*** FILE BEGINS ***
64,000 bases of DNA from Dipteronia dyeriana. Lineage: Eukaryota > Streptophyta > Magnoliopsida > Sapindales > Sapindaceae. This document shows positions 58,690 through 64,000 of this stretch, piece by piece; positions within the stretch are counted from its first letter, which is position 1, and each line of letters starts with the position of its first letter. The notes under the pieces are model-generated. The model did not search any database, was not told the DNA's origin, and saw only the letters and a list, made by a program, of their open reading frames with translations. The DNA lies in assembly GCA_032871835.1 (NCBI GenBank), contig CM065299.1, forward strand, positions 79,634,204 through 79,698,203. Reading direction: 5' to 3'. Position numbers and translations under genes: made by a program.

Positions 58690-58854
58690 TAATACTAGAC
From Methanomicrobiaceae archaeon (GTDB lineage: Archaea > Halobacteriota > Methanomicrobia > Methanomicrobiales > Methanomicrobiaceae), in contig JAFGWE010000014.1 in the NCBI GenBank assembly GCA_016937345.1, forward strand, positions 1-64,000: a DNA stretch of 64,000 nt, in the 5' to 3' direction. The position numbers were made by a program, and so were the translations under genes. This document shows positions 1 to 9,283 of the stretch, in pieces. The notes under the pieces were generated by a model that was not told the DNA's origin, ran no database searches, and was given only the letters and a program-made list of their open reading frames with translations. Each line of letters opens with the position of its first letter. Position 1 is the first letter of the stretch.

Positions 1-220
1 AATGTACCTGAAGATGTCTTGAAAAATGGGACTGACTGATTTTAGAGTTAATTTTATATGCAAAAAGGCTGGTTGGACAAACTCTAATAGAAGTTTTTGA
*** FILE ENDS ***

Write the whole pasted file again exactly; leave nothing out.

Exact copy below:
64,000 bases of DNA from Dipteronia dyeriana. Lineage: Eukaryota > Streptophyta > Magnoliopsida > Sapindales > Sapindaceae. This document shows positions 58,690 through 64,000 of this stretch, piece by piece; positions within the stretch are counted from its first letter, which is position 1, and each line of letters starts with the position of its first letter. The notes under the pieces are model-generated. The model did not search any database, was not told the DNA's origin, and saw only the letters and a list, made by a program, of their open reading frames with translations. The DNA lies in assembly GCA_032871835.1 (NCBI GenBank), contig CM065299.1, forward strand, positions 79,634,204 through 79,698,203. Reading direction: 5' to 3'. Position numbers and translations under genes: made by a program.

Positions 58690-58854
58690 TAATACTAGAC
From Methanomicrobiaceae archaeon (GTDB lineage: Archaea > Halobacteriota > Methanomicrobia > Methanomicrobiales > Methanomicrobiaceae), in contig JAFGWE010000014.1 in the NCBI GenBank assembly GCA_016937345.1, forward strand, positions 1-64,000: a DNA stretch of 64,000 nt, in the 5' to 3' direction. The position numbers were made by a program, and so were the translations under genes. This document shows positions 1 to 9,283 of the stretch, in pieces. The notes under the pieces were generated by a model that was not told the DNA's origin, ran no database searches, and was given only the letters and a program-made list of their open reading frames with translations. Each line of letters opens with the position of its first letter. Position 1 is the first letter of the stretch.

Positions 1-220
1 AATGTACCTGAAGATGTCTTGAAAAATGGGACTGACTGATTTTAGAGTTAATTTTATATGCAAAAAGGCTGGTTGGACAAACTCTAATAGAAGTTTTTGA